The Service of Family and Disaster Relief is charged with giving aid to needy families; helping victims of fires, floods, and cyclones; and providing financial aid to needy but intellectually outstanding students. The National Center for Commune Development has the responsibility of "coordinating national policy in the domain of commune activity," a responsibility which includes coordination of the activities of both public and private organizations, preparation of budgets for welfare projects within the communes, and administering the funds allocated.
Two organizations of the Division of Social Security, IDASH and OACO, enjoy a certain degree of autonomy; each is governed by a tripartite administrative council (consisting of representatives of Government, employers, and labor) which is appointed by the President of the Republic and presided over by the Director General of IHBESR. IDASH is authorized by law to administer work-accident, health, and maternity insurance; but it administered only accident insurance, as of April 1963. OACO, whose creation antedates the Labor Code by 10 years, is charged with the administration of a program of low-cost housing, designed for persons with incomes under 500 gourdes (US$100) a month, with residents' payments credited toward purchase price.
The Laboratories and Nutrition Division, according to the Labor Code, is to maintain a medical laboratory, a radiography service, and a dietetic laboratory, and to provide free laboratory tests and radiographs and other services; but this unit had not yet come into existence, as of April 1963.
The Higher Wage Board is a tripartite body consisting of two representatives each of the Department of Labor and Social Welfare, of employers and of workers, all appointed by the President of the Republic. Employer and worker organizations submit panels from which their representatives are selected. The Department may institute local tripartite Wage Boards, which report directly to the Higher Board. The main function of the Higher Wage Board is to submit recommendations for minimum wages in commerce, industry and agriculture throughout the Republic. (See section on Base Pay.) According to the law, wages cannot be fixed at less than the "minimum living wage" (salaire minimum vital, Labor Code, App., art 39). These minimum wages, once they are approved by the Secretary of the Department of Labor and Social Welfare, and published in the official gazette of the Republic, have the force of law. Management-labor agreements on wages below the established minimum are illegal. Employers who fail to observe legal minimum wages are liable to fine, and upon repetition of the offense, to imprisonment.
Labor courts are the subject of Chapter VI of the Labor Code, which authorizes the Presi-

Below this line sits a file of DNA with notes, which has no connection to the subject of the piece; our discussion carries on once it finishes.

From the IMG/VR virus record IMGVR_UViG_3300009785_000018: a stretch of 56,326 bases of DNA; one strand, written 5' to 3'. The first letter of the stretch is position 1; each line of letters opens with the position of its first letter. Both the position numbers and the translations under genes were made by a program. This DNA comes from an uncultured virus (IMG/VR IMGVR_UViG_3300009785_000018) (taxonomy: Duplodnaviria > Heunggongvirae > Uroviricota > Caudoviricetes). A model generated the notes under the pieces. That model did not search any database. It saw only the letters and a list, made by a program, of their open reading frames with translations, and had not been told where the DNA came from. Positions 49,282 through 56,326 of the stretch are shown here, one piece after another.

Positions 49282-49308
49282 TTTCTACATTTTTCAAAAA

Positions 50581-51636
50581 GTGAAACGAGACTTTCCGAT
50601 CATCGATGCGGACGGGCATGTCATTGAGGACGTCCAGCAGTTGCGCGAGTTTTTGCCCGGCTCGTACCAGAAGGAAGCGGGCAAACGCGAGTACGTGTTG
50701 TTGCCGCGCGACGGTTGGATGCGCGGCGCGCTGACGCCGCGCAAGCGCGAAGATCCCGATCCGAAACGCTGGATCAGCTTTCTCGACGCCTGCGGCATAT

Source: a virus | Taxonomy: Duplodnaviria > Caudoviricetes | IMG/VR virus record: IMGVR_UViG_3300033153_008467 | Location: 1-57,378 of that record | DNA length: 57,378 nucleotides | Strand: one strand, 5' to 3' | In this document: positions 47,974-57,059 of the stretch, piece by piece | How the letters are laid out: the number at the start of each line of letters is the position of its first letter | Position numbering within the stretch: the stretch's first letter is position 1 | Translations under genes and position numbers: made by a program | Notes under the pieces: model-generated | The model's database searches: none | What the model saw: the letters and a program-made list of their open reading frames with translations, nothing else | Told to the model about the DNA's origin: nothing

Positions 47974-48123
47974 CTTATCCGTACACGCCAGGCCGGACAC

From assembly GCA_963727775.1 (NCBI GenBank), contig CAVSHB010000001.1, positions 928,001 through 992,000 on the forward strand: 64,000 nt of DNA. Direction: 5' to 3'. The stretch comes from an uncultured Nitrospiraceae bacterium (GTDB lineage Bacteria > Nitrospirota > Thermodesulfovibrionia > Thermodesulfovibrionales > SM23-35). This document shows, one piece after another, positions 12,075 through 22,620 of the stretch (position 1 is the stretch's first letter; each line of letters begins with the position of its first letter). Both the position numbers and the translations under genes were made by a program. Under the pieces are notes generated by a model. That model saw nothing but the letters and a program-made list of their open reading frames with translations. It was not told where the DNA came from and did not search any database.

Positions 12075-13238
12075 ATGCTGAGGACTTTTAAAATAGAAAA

dent to determine their number, composition, and scope of jurisdiction. Such courts, however, had not been created as of April 1963. In their absence, existing courts (see section on Government) can sit as labor courts. The law provides for free legal aid to workers, on request to the Director General of the Labor Bureau. Government employees of all categories are explicitly excluded from the jurisdiction of labor courts.
The proliferation of administrative units reflects the theoretical character of the Haitian system of labor agencies and laws. The labor laws codified in 1961 were inspired by international standards and many were based on recommendations submitted in 1944 by experts of the ILO in response to a request made the previous year by the Haitian Government. These laws are not the outgrowth of a long empirical evolution in Haiti; but they, and the administrative structure designed for their enforcement, show the thoughtful effort of Haitian legislators and of the framers of the Labor Code.
In its struggle to achieve stable public administration, Haiti has had to contend with extreme difficulties. From a colonial administration based on slavery it inherited no traditions or mechanisms of free government. Independence in 1804 was followed by an almost continuous series of revolutions, and le~riership much of the time by military men without administrative training. Since 1941, Haiti has had four periods of domination by military juntas, and seven presidents, all of whom, up to the present incumbent, were overthrown by revolution or otherwise expelled from office. Political parties have been primarily groupings around a personal leader. This circumstance, and the lack of a merit system, have tended to create a civil service consisting solely of the personal followers of the President. The stability of Government employment, therefore, has been subject to administration changes.